Hand-in/Hand-out games are played for up to nine points unless both players have obtained eight points, in which case the receiving player must choose whether they wish to play up to nine or ten points. They must clearly indicate their choice to the marker, referee, and opponent. And then play continues until the first player reaches the set score.
Scoring Terminology Related To Hand Outs In Squash
The scoring system in squash uses specific terms to refer to sequences of play and the referee’s decisions. Understanding how points are awarded and the playing conventions are vital for the players in a match and the spectators cheering them on.
|A hand out in squash refers to a change of server at the end of a rally. The winning player has the option of choosing either service box. Either the receiving player struck a winning return, or the serving player made an error costing them the point.
|The one match official who is authorized to take charge of keeping the score for the players, announcing points, faults, plays that were out, and which player gets to serve.
|The one authorized match official in charge of resolving disputes and ensuring that the game’s rules are adhered to.
|During a rally, play may be interrupted so that the outcome of that point would be uncertain. In this case, the referee may decide that the point should be replayed and calls for a let. The initial server must restart the play by serving from the same service box with the same scoreline.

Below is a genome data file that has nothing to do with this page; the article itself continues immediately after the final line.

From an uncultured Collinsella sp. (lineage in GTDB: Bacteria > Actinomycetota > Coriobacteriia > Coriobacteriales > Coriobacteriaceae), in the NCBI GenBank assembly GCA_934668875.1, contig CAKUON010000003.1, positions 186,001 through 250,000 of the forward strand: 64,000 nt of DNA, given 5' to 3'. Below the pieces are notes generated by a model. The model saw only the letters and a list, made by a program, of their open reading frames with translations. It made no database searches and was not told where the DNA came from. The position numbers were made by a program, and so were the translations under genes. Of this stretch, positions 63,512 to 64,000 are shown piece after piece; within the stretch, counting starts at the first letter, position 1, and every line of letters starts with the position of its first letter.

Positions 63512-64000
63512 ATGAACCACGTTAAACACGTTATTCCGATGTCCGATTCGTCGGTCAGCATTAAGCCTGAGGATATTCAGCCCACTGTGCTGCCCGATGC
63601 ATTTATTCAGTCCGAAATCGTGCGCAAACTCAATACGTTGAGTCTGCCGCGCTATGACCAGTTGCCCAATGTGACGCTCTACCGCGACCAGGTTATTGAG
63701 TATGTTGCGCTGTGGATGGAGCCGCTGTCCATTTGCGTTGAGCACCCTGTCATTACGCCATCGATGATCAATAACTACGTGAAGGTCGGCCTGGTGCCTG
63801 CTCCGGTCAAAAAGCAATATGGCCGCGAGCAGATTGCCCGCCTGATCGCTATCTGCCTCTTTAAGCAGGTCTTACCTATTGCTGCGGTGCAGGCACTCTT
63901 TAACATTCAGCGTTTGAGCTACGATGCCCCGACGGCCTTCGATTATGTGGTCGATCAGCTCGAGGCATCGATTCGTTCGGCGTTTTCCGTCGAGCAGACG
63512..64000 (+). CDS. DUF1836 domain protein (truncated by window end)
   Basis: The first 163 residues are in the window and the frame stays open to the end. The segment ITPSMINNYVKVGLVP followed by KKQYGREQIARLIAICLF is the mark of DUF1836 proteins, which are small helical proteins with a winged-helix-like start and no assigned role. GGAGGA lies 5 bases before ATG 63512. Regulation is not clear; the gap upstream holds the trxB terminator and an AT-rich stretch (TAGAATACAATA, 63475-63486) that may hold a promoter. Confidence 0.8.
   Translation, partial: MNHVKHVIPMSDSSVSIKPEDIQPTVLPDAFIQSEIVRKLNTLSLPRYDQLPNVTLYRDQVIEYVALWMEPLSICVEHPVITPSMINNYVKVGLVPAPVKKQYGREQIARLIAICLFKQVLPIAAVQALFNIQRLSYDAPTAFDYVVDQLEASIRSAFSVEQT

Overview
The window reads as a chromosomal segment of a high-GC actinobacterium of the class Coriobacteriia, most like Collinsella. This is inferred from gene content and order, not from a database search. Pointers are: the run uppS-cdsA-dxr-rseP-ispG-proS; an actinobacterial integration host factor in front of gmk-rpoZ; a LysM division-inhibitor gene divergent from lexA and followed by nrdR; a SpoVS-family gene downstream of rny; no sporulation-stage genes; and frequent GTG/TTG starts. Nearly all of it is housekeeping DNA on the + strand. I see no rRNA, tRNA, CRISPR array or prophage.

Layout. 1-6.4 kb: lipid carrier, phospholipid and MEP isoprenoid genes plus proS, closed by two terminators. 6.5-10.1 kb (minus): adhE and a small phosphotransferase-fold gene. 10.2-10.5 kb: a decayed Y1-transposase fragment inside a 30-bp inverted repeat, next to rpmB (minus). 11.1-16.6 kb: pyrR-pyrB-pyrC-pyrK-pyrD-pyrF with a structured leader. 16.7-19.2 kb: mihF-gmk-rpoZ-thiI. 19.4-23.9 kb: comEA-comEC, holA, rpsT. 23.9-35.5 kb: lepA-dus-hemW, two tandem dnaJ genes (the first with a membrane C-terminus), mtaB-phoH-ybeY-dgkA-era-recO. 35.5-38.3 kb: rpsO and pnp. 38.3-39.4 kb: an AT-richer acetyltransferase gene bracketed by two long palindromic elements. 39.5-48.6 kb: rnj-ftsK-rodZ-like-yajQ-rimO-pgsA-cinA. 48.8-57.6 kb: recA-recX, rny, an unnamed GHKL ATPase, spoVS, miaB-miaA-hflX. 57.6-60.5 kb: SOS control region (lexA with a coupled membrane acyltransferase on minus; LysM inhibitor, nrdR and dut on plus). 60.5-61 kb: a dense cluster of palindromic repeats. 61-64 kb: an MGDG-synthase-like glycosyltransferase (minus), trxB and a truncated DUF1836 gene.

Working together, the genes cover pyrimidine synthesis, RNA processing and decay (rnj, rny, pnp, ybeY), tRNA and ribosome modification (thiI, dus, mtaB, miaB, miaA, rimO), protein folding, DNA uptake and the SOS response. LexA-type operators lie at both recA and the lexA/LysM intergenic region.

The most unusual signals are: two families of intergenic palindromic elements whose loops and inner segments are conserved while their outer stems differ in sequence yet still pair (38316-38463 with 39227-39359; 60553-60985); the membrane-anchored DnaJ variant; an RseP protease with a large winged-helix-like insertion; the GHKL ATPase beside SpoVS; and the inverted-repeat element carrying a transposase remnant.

|During a rally, a player may have been illegally interrupted while playing a shot that would have won the point. In this case, the referee may decide that the player would have won the point and award a stroke, indicating a direct advantage to that player.
How Serves Are Performed In Squash Matches
A squash racket is spun by its handle to determine which player will serve first. One of the players calls out whether the logo on the end of the handle will be upside down or straight up. The player who wins the call decides whether they wish to serve or receive when the match begins. Typically, players will choose to serve first, as this allows for setting the pace of the game.
The serving player can choose to serve from either service box. They must keep at least one foot within their chosen area and avoid having their other foot touch any of the lines of the service box. The serve is initiated when they hit the ball or attempt to hit it. The ball must hit the wall at the front between the bottom tin and the outline at the top and land in the receiving player’s quarter of the court.
Players only get a single opportunity to serve, unlike in tennis. Should the serve be valid, play continues, and a rally ensues until either player hits a winning return or commits an error. If the receiving player wins the rally, they are awarded a point, the marker calls a hand out, and the receiving player is allowed to serve.
Should the referee believe that unintentional interference caused a break in the play, a “let” can be called. The point will be replayed. Players do not hand out when a let is called but replay with the same score and the same player serving. With a deliberate infringement, the marker may call out a “stroke” outright, awarding a point, potentially along with a hand out.
Hand out is the squash term when players switch who gets to serve. When a player wins a point, they will have the opportunity to serve next, but their opponent can still score, even when they are not serving.